Weeell Be Bop A Lula she’s my baby … This is how the most famous Flip-Side of all time begins and one of the most perfect definitions of the term ROCK’N’ROLL concentrated in 2 minutes and 34 seconds.
The story goes back to April 9, 1956, when a young Gene Vincent and his band of Virginians recorded a demo with the song on the WCMS station in Norfolk, Virginia, which was sent to producer Ken Nelson of Capitol Records.
This opened the doors to a recording session on May 4 at the legendary Owen Bradley studio in Nashville, Tennessee. The same place where Buddy Holly recorded “Blue Days, Black Nights” four months earlier, and where Johnny Burnette Trio recorded his most legendary Rockabillies shortly after.
Four themes emerged from the session: Race With The Devil, I Sure Miss You, Woman Love and Be Bop A Lula, of course.
During the recording, Ken Nelson asked the young drummer Dickie Harrell why he was continually shrieking at the end of each verse and he replied that his family would recognize him when he heard the record!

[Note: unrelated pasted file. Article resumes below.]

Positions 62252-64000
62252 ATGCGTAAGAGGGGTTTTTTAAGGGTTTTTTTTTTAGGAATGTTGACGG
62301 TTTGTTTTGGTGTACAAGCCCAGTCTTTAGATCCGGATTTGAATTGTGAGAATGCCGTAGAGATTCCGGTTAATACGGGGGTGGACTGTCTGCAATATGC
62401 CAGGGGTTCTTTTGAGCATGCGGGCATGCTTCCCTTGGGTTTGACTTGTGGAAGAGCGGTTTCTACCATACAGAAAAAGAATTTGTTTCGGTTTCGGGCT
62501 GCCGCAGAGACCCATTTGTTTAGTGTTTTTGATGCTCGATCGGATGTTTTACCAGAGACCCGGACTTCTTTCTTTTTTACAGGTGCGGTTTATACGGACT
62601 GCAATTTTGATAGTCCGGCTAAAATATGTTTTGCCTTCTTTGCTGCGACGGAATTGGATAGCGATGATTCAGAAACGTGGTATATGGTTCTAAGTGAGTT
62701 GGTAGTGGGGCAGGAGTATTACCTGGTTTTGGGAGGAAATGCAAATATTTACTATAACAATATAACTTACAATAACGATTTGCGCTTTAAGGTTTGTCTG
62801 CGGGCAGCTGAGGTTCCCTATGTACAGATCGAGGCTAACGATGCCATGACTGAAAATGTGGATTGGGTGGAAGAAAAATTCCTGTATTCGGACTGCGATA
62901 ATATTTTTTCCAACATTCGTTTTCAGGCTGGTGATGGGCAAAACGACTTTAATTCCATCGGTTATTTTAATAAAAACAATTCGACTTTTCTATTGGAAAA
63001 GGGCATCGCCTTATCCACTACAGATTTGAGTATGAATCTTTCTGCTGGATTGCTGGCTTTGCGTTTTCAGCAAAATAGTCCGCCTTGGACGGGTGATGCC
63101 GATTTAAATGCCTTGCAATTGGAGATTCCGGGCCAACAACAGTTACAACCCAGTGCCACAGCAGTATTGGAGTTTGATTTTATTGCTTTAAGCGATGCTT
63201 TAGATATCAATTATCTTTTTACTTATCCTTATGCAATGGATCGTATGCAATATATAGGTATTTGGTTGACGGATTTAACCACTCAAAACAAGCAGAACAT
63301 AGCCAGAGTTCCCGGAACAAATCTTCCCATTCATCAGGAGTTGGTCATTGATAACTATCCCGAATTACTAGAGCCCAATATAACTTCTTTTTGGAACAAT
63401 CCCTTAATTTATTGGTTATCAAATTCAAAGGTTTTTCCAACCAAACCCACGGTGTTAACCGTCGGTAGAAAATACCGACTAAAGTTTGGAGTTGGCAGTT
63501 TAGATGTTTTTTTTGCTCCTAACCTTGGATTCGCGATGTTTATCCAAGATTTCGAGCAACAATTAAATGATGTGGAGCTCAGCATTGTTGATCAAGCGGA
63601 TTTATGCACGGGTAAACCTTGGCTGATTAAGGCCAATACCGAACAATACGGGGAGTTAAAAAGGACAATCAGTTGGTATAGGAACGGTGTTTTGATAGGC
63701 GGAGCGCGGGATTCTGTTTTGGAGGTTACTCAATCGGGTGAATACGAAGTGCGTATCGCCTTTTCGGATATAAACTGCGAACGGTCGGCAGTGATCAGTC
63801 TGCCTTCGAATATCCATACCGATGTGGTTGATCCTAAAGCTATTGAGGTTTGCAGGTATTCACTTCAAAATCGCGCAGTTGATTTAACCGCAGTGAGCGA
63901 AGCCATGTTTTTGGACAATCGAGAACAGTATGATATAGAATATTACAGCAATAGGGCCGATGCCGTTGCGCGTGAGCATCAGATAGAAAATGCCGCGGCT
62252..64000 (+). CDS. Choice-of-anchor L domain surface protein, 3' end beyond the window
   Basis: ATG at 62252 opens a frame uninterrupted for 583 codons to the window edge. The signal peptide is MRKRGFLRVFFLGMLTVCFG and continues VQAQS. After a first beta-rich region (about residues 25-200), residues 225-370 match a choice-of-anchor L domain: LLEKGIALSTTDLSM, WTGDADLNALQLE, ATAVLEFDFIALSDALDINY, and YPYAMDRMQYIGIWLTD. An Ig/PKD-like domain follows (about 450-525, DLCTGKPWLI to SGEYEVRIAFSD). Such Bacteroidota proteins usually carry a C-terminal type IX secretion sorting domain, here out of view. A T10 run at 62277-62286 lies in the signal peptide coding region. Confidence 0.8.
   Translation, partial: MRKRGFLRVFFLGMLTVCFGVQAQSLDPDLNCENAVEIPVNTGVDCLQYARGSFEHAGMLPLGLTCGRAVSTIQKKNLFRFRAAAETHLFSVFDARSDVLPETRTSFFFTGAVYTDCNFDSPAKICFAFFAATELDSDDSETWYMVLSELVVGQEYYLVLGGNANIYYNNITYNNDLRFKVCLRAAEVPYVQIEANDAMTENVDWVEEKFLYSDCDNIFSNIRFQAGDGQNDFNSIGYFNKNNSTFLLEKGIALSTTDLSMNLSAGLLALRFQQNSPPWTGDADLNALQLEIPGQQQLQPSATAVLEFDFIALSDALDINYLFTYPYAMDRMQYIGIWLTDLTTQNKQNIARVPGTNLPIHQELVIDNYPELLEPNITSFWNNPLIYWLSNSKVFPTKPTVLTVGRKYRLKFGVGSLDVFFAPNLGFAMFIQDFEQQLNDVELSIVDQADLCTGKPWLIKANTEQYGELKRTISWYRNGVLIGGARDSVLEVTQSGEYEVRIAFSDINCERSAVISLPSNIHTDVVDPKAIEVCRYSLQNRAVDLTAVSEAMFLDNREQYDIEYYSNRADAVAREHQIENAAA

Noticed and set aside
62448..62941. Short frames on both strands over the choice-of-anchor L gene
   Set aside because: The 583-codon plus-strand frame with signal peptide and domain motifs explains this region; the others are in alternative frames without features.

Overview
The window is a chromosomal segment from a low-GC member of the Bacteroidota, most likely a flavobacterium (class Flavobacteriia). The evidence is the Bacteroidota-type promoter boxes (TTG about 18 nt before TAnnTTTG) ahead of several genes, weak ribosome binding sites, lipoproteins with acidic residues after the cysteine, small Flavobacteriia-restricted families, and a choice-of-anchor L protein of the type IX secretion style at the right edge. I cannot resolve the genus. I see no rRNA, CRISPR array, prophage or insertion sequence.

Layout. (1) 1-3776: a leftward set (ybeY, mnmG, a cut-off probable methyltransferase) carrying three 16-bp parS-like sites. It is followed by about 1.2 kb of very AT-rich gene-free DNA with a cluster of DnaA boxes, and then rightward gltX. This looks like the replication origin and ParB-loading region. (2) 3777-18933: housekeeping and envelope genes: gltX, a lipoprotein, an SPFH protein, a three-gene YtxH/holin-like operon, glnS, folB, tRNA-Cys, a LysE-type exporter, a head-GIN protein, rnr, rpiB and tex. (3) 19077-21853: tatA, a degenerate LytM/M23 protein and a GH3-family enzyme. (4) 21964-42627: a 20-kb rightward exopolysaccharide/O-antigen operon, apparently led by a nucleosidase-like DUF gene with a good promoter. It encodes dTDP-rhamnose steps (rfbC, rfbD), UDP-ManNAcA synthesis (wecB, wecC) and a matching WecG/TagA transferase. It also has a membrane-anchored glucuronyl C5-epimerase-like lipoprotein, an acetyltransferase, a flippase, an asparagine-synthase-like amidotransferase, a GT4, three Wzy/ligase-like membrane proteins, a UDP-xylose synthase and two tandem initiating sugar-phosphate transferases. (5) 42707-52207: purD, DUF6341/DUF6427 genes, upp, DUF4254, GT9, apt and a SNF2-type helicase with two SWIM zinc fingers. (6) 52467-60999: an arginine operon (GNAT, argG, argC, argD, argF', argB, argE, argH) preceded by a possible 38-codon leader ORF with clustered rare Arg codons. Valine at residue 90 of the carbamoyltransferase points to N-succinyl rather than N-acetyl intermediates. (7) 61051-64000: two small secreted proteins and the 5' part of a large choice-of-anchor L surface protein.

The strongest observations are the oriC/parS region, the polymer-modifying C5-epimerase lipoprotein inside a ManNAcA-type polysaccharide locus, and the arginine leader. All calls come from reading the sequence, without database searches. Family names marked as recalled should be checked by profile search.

It was released on single with “Woman Love” on the A side just a month later, but “Lula” on the B side had more diffusion on the radio since many Disc Jockeys considered that Woman Love was too suggestive. It was even censored by the BBC in England to consider its lyrics too provocative!
Finally the album entered the TOP 100, selling 200,000 copies within a few weeks of its release, pushing Gene and his Blue Caps to stardom.
Be Bop A Lula will always be closely associated with Gene Vincent and accompanied him to the end of his days, re-recording it on several occasions during his career.
There are several theories about its origin: Ken Nelson says it was written by Vincent with his manager Sheriff Tex Davis. Others indicate that, convalescent at the Norfolk naval hospital, he bought it from Donald Graves for 25 to 50 dollars according to the sources … and Gene himself said on several occasions that he was inspired by the comic strip of the character “Little Lulu. ”
Anyway, at a time when all the seals were busy hunting for someone to overshadow Elvis in the middle of 1956, that mixture of almost hypnotic rhythm and cockiness, along with the sharp Gretsch Duo Jet of Cliff Gallup, changed the history of Rock’n’Roll forever.